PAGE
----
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Hi, All.

I bought one of Grant's spring fullers and reforged the shank to fit my hardy hole - grinding was taking forever. In the process I manage to deform one of the holes that the fullering rods go into. I am wondering if I am better of drilling the holes or drifting them? The next question is size. The rods are 1/2" in. Does that call for a 1/2" hole? What size does the drift have to be to get a half inch finished hole?

Thanks!

Eric

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Not knowing what Grants spring fullers look like or how they fit together, and what HT situation is, or how badly the hole walls are deformed it would be guesswork as to which would be best, normally if you need a 1/2" hole restoring, I would go for a drift as this should restore the hole to its original configuration, then if necessary, size the hole with a drill or reamer.

Grant would probably give the definitive answer.

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Not knowing what Grants spring fullers look like or how they fit together...


Here's a link to the item: http://www.blacksmithsdepot.com/Templates/cart_templates/cart-detail.php?theLocation=/Resources/Products/Anvil_Tools_and_Swages/Spring_Fuller

It's basically a 1" rectangular shank bored to accept two 1/2" rods perpendicular to the shank. The lower of the two would rest on the anvil. The upper rod is forged with a flat section, which becomes the spring. It seats in the far side of the shank, the spring section arches over the shank the returns the fuller rod parallel to the bottom rod.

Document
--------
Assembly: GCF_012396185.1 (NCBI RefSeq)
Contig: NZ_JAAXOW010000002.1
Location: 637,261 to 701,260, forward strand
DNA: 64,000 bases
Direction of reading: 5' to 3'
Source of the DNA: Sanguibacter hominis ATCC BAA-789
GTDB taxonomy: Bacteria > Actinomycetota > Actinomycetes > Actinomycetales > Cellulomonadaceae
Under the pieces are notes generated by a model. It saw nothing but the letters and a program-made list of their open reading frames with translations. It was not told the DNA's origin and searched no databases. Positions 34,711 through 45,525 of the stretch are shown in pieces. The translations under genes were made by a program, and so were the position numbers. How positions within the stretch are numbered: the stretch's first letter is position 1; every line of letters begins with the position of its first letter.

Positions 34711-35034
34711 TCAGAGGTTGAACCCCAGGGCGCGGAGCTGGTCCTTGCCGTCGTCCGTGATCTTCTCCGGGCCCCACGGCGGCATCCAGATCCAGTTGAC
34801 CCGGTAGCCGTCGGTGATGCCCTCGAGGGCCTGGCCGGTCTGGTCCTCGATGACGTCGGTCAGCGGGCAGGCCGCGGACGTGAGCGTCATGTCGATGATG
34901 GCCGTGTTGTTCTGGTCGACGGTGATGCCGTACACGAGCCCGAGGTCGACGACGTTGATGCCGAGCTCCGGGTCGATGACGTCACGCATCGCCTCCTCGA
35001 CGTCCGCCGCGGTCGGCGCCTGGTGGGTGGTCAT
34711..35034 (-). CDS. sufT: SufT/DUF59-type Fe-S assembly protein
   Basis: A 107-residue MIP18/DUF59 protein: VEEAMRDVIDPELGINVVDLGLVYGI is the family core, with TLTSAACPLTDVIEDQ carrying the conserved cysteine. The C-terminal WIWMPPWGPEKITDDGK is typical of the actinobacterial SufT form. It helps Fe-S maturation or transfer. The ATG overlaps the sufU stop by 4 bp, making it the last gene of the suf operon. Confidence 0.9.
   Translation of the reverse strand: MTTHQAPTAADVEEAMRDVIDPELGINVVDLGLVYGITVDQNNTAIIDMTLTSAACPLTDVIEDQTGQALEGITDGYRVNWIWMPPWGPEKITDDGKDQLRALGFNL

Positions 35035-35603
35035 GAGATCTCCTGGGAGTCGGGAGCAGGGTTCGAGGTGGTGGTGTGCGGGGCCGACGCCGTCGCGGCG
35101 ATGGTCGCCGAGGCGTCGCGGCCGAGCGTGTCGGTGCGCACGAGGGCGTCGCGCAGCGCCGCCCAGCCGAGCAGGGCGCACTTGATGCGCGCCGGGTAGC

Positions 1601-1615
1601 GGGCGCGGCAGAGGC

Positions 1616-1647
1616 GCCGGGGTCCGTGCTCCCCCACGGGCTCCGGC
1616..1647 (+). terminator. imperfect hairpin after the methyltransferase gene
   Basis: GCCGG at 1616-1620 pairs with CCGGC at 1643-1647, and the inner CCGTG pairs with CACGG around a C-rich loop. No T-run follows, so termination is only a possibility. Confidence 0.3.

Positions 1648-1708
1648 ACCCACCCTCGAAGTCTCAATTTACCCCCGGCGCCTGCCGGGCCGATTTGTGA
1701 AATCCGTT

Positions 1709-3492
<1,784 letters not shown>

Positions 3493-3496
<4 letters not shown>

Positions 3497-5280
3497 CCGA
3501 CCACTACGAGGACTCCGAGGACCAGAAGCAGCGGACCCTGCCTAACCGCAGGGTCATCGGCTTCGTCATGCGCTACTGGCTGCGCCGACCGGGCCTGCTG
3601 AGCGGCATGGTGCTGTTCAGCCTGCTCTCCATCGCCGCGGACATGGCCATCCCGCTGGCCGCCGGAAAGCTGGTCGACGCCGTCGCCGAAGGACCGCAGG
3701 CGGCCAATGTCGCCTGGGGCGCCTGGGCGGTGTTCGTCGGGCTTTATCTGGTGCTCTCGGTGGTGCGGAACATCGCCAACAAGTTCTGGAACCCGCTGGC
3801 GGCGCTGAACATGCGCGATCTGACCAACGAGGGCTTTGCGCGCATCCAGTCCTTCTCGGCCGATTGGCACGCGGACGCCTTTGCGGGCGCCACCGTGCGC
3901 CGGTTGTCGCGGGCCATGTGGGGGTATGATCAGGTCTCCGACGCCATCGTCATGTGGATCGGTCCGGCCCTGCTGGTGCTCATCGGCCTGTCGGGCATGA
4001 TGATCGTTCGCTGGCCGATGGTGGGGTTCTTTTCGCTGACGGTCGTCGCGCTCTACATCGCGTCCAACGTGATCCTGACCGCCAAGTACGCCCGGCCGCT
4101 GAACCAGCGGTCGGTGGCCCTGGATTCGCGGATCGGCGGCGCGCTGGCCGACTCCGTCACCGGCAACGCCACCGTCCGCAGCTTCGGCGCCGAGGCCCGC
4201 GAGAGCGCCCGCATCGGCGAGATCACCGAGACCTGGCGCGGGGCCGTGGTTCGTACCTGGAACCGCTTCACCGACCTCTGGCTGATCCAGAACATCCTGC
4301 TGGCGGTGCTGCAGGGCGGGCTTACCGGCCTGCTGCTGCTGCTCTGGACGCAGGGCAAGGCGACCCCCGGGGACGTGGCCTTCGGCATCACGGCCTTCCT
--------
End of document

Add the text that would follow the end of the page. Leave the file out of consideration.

The upper hole seems perfectly intact but has some scale or such in it that restricts the hole. The lower hole is seriously distorted. My thought is to drift back to round and as close to final size as I can. My concern is that if I drift to 1/2" I don't know what the final size will be when it cools. I can drift larger but don't have a good selection of stock in in-between sizes to make a 17/32" or so drift and don't quite yet have the forging skills to forge a perfect cylinder in which case I'll probably end up with a larger than necessary not quite round hole! Oh, well. I may even forge a new shank out of mild steel then drill but would need to buy bits for that size.

What to do? What to do?
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I really had a belly laugh when I saw the title of your post! I'm old enough to remember the REALLY common remark when I was a kid: "he doesn't know whether he's punched or bored"!Nowadays only we blacksmiths know what that means!!!! Eric Sprado


Eric,

I know what you mean! One time I was on a photography forum and a topic was titled something like "How to shoot children". As a teacher I had the same feeling - context really makes a difference!

~Eric Wiener
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Here's a link to the item: http://www.blacksmit...s/Spring_Fuller

It's basically a 1" rectangular shank bored to accept two 1/2" rods perpendicular to the shank. The lower of the two would rest on the anvil. The upper rod is forged with a flat section, which becomes the spring. It seats in the far side of the shank, the spring section arches over the shank the returns the fuller rod parallel to the bottom rod.

The upper hole seems perfectly intact but has some scale or such in it that restricts the hole. The lower hole is seriously distorted. My thought is to drift back to round and as close to final size as I can. My concern is that if I drift to 1/2" I don't know what the final size will be when it cools. I can drift larger but don't have a good selection of stock in in-between sizes to make a 17/32" or so drift and don't quite yet have the forging skills to forge a perfect cylinder in which case I'll probably end up with a larger than necessary not quite round hole! Oh, well. I may even forge a new shank out of mild steel then drill but would need to buy bits for that size.